Ruthanna Boris (1918-2007) was a successful Jewish ballet dancer from Brooklyn. The meaning of her Jewish identity–informed by social treatment, media representations, and institutional access–changed greatly throughout her lifetime wherein she personally faced and resisted anti-Semitism. Some dance instructors would not allow Jews in their classes, and ultimately, her fight for acceptance in the ballet community was a long and painful process. In the 1930s, Jews were seen by many Americans, including respected scholars, as lazy and unassimilable. More specifically, the American public regarded Jewish women dancers as intensely emotional and un-American in appearance and personality. But, by the 1940s and 1950s, Jewish people had essentially “become” white, demonstrating that the boundaries of whiteness change over time. This begs the question: who benefits from shifting definitions of whiteness?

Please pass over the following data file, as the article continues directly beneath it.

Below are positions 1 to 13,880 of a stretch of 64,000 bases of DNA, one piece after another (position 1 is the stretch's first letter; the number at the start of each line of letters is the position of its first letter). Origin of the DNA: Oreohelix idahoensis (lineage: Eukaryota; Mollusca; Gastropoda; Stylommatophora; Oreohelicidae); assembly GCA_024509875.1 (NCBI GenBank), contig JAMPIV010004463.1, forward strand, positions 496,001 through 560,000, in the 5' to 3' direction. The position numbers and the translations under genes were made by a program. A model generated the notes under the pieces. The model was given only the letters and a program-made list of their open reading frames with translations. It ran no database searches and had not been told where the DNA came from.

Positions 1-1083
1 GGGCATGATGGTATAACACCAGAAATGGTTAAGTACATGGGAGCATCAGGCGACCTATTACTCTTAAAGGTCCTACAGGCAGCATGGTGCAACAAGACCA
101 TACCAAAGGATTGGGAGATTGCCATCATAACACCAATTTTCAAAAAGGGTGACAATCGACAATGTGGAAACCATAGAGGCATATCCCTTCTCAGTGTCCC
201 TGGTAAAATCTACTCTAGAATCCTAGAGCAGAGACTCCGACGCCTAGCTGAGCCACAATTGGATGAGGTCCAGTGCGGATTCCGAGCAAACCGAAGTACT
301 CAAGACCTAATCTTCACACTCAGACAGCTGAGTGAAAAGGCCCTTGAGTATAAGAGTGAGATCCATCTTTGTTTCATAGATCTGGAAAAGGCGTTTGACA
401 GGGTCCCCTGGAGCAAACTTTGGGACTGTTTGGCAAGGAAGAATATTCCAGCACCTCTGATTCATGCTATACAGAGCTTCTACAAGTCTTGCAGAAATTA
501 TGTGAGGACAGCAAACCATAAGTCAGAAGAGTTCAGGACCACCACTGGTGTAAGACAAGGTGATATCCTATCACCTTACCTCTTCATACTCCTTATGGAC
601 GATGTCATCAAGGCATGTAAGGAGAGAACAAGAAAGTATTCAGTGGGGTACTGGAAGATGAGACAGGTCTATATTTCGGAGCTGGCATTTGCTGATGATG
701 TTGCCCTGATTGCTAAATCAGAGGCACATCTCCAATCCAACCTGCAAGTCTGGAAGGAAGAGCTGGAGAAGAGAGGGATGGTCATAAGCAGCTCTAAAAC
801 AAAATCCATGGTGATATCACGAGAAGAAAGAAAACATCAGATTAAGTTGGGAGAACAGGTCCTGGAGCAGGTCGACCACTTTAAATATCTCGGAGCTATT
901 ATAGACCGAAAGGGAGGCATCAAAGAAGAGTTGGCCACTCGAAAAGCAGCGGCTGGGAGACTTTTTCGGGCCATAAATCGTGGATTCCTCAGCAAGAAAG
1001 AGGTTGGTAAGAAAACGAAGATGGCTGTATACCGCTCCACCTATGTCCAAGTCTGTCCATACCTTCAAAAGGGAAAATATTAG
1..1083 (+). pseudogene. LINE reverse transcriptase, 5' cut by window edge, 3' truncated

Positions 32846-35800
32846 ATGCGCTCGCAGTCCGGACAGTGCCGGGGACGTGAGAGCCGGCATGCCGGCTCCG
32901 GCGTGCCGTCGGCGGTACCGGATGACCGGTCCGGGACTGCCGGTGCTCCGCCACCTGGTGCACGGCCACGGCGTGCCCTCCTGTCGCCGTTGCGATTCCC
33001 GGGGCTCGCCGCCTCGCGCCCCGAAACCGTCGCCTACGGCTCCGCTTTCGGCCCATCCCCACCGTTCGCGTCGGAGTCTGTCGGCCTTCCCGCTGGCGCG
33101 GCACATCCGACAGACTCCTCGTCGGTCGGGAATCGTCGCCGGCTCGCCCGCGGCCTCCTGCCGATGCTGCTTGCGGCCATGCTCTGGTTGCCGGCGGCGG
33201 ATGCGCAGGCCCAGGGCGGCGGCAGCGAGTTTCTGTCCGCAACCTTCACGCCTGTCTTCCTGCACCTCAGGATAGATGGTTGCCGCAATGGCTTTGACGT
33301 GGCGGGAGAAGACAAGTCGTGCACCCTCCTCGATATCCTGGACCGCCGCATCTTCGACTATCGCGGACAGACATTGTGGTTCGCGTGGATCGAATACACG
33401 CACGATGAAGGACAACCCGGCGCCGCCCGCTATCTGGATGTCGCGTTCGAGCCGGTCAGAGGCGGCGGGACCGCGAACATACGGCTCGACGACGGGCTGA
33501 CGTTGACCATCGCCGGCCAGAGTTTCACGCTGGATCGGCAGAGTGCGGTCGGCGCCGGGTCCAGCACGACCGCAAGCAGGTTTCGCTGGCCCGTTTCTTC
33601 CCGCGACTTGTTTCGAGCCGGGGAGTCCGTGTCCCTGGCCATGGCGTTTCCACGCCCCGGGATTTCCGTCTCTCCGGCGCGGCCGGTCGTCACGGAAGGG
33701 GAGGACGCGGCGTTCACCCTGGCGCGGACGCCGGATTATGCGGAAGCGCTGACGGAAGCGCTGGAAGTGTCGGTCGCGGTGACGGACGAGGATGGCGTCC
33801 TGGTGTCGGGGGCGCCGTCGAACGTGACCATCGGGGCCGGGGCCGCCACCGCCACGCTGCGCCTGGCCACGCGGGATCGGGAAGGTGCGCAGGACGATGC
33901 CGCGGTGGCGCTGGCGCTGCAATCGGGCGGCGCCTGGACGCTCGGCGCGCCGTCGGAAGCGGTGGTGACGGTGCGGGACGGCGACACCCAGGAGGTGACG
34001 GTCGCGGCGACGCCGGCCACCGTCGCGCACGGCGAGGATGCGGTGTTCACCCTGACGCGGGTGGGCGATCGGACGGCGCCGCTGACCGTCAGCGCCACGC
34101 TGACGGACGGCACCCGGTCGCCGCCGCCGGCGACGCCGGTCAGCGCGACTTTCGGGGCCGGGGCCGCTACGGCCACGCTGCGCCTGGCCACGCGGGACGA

The photograph at right features a 15-year-old Boris dancing en pointe with her arms elegantly crossed at the elbows. Boris performed in George Balanchine’s Serenade and other work by him throughout her career, going on to become a pioneer as one of the first female choreographers in ballet. Her slender figure and vulnerable pose seem to embody ideal femininity today, but her dark hair and features did not reflect the American Anglo-Saxon ideals of the 1930s.
–Dana Keyes-Gibbons ’19
From the exhibition: When and Where I Enter (October 20, 2018 – January 6, 2019)